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Unformatted text preview: Goods with very inelastic demand tend to be goods with no easy substitutes, or essential goods that consumers cannot do without. For these goods, even when the price increases, demand stays relatively steady, because consumers have no other options, and feel that they still need to buy the same amount of goods. In the short run, gasoline could be considered an inelastic good, since it is difficult to completely alter transportation patterns in an immediate response to changes in gasoline prices. (Over the long run, however, consumers may change their habits and decrease their consumption of gasoline, using public transportation or carpools, once they realize that their costs have increased permanently). Another example might be staple foods. While luxury items such as caviar or Belgian chocolates aren't essential to our diet, basics such as bread, pasta, and rice are relatively indispensable. In other words, an increase such as bread, pasta, and rice are relatively indispensable....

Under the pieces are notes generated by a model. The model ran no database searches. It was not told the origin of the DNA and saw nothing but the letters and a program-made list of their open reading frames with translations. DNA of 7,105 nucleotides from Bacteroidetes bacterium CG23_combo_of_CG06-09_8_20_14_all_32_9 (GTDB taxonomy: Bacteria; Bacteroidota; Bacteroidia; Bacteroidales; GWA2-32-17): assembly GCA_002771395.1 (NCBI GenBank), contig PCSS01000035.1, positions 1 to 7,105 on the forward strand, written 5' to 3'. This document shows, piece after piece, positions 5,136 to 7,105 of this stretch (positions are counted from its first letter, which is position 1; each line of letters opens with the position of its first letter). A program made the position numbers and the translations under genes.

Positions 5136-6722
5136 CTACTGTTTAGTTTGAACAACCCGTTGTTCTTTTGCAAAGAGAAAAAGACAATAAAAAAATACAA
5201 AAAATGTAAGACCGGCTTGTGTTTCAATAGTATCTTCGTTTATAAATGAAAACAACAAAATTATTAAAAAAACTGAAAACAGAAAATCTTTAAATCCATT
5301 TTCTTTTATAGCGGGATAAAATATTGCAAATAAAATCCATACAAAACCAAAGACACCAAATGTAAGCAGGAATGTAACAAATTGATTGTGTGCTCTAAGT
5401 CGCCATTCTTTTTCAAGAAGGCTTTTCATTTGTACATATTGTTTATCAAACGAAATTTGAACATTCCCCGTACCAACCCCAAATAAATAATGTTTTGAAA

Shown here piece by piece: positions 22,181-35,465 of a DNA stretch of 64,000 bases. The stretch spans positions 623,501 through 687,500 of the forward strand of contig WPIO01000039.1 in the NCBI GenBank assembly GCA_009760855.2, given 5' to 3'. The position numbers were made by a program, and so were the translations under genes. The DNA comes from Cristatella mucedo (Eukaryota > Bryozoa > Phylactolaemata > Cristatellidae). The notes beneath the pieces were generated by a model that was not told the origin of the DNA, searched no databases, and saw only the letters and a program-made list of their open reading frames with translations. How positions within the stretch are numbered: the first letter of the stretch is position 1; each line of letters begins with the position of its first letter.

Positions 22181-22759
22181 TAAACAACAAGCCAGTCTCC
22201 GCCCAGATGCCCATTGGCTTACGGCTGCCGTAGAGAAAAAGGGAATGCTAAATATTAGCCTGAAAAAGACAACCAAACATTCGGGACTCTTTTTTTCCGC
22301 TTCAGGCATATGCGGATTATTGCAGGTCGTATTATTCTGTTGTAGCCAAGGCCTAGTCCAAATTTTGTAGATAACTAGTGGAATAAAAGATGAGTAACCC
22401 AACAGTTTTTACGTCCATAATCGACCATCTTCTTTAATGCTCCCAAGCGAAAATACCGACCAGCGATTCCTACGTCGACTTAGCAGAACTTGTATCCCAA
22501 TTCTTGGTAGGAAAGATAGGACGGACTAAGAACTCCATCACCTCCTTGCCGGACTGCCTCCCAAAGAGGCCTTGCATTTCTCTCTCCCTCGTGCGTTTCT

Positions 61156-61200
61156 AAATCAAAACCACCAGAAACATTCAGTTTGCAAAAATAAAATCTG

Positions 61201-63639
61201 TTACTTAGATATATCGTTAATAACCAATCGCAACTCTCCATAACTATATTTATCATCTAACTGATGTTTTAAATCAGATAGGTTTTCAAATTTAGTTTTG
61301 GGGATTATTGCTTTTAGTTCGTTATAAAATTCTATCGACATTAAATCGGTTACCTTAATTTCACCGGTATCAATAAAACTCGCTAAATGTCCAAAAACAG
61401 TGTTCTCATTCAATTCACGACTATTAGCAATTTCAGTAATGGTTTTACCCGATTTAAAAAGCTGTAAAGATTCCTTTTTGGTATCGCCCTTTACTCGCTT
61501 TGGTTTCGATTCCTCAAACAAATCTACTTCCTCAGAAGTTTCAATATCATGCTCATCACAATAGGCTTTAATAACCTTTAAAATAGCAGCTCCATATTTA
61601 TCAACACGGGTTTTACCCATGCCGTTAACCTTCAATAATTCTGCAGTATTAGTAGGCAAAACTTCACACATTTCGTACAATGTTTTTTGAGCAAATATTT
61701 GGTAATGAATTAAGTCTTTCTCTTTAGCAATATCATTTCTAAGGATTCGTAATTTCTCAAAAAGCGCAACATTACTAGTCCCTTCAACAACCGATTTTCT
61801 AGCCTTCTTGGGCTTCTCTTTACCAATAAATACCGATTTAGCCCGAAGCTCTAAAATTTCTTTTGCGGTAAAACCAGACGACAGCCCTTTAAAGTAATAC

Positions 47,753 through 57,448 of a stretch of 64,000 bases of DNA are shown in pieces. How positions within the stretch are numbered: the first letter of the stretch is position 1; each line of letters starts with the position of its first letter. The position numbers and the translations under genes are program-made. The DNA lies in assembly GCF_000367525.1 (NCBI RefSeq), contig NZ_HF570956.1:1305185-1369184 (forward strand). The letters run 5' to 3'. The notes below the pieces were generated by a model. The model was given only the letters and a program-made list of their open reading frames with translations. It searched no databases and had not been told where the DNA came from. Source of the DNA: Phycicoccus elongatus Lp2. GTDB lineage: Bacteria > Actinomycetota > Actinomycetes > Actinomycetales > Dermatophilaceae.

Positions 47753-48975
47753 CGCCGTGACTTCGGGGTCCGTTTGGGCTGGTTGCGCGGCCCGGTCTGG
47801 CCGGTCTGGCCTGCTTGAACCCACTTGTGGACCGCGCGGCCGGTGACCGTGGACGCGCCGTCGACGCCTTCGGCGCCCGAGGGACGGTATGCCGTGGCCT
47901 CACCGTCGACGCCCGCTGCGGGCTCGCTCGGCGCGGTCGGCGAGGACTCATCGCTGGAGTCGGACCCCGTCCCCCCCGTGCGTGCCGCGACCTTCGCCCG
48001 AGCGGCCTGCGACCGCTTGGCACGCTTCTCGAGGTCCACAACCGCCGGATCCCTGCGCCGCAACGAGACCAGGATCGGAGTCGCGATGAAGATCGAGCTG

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This note was uploaded on 12/13/2011 for the course ECO 1320 taught by Professor Staff during the Fall '11 term at Texas State.
- Fall '11